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Radical cleric faces terror charges in US after losing long-running extradition legal battle

A decade after he became one of the most vocal and vilified extremists in Britain, Abu Hamza finally looks set to be extradited to America along with four fellow terror suspects.

In a decision that will have undoubtedly been greeted with a sigh of relief on both sides of the Atlantic, the European Court of Human Rights in Strasbourg yesterday rejected the men's claims that lengthy detention in a United States ‘supermax’ prison — which they would face if convicted after an American trial — would constitute “torture or inhuman or degrading treatment or punishment” in breach of their human rights.

But even as Home Secretary Theresa May vowed to ensure they were handed over as quickly as possible, there were warnings that the long legal battle to extradite the men might not yet be over.

Lawyers for one of the suspects, Babar Ahmad, who has been held in a UK prison without trial for nearly eight years, have already signalled their intention to appeal the ruling to the ECHR's Grand Chamber.

All five men have three months to lodge such an appeal, which could then take up to a year to resolve. Defence lawyers could also make more representations to the Home Secretary.

Arvinder Sambei, a former Crown prosecutor who worked on the original cases against three of the men between 1998 and 2003, warned yesterday: “I don't think we're anywhere near the end.”

Despite the potential for yet further delay, and accusations from the men's families that their cases should be heard in the UK, the ECHR's decision was widely welcomed by the governments of both Britain and the USA.

At a time of increasingly fractious relations between the UK and the ECHR amid accusations from ministers that the latter meddles unduly in British justice, Prime Minister David Cameron said he was “very pleased” with the latest decision. “It is quite right we have proper legal processes, although sometimes one can get frustrated with how long they take,” he said.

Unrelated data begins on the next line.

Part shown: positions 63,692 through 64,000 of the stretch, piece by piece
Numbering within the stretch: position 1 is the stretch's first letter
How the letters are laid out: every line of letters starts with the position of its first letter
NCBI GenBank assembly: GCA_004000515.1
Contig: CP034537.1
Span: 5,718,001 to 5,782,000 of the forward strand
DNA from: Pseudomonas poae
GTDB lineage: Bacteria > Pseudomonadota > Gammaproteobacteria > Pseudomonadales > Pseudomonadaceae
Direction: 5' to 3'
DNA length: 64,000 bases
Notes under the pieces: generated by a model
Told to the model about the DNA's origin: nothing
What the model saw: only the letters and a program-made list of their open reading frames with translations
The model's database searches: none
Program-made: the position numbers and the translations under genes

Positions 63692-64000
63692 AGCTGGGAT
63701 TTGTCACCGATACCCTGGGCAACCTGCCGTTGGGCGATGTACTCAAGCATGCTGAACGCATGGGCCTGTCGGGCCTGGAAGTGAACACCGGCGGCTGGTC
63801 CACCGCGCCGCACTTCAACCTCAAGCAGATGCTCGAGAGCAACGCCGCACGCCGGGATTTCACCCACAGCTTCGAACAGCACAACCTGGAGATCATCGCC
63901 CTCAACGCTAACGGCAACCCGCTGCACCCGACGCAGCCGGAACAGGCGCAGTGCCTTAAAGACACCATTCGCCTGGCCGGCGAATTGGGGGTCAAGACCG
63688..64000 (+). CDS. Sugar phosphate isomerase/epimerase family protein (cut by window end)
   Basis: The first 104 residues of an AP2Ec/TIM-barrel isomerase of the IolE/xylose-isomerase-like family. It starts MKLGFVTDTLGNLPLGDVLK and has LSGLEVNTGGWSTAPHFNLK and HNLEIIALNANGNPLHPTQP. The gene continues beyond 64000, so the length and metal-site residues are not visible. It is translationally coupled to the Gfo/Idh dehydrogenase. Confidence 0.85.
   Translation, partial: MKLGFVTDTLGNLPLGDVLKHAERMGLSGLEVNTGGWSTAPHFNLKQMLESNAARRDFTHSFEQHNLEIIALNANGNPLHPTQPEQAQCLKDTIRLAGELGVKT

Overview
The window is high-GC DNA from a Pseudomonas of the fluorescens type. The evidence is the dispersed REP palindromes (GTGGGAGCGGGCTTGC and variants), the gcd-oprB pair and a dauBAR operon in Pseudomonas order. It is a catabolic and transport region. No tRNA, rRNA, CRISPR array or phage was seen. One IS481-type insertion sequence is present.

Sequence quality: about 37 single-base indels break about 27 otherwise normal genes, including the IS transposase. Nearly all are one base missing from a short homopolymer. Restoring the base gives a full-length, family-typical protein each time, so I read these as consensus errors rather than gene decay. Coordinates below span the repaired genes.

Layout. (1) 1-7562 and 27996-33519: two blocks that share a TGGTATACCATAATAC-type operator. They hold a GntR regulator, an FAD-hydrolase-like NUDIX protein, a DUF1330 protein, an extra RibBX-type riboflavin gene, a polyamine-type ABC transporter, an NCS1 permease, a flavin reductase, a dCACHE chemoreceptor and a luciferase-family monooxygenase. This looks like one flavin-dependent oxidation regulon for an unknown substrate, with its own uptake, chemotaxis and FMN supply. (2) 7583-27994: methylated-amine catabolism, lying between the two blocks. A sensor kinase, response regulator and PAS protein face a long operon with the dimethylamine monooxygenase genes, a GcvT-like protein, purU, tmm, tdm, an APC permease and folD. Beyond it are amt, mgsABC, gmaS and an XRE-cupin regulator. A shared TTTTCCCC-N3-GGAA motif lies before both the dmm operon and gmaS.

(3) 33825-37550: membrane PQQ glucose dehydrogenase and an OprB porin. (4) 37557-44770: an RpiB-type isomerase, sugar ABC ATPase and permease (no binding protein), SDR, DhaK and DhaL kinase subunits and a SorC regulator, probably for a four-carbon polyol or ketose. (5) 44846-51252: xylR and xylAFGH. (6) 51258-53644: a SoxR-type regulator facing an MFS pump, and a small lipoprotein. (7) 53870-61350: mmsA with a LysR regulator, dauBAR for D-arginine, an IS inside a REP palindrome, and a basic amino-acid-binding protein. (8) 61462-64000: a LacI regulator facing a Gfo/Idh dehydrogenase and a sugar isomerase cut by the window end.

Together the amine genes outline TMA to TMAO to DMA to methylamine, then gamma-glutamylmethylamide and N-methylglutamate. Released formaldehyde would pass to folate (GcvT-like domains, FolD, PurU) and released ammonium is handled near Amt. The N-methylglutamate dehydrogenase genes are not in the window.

Hamza, who famously caused outrage when he declared that “many will be happy” following the September 11 Twin Tower attacks, is coming to the end of a seven-year sentence at Belmarsh prison after being jailed for soliciting to murder and inciting racial hatred.

The ECHR approved his extradition along with Babar Ahmad, a 36-year-old computer expert and alleged terrorism fundraiser, and three others — Seyla Talha Ahsan, Adel Abdul Bary and Khaled Al-Fawwaz.

The case of a sixth man, Haroon Rashid Aswat, was adjourned.

None of the men can be put on a plane until the judgment becomes final in three months or the case is referred to the ECHR Grand Chamber.

Meanwhile, Ahmad's father Ashfaq called for a trial to be held in the UK, insisting “justice appears to have been subcontracted to the US”, while his sister Narzia Ahmad (27) said: “Babar has not known what will happen to him tomorrow, in a year, in two years, in eight. It is the worst type of psychological torture.”

Ahsan's brother Hamja said: “He has already spent more than five years in detention without trial. This is reprehensible and unacceptable.”

All the men face possible life sentences if convicted but, in their unanimous ruling, the judges decided the conditions in ADX Florence ‘supermax’ prison in Colorado and lengthy terms “would not amount to ill-treatment if they were extradited to the US”.

In a ruling that indicates the first green light for US top security prisons, the court said the US would be “justified in considering them a significant security risk and in imposing strict limitations on their ability to communicate with the outside world”.

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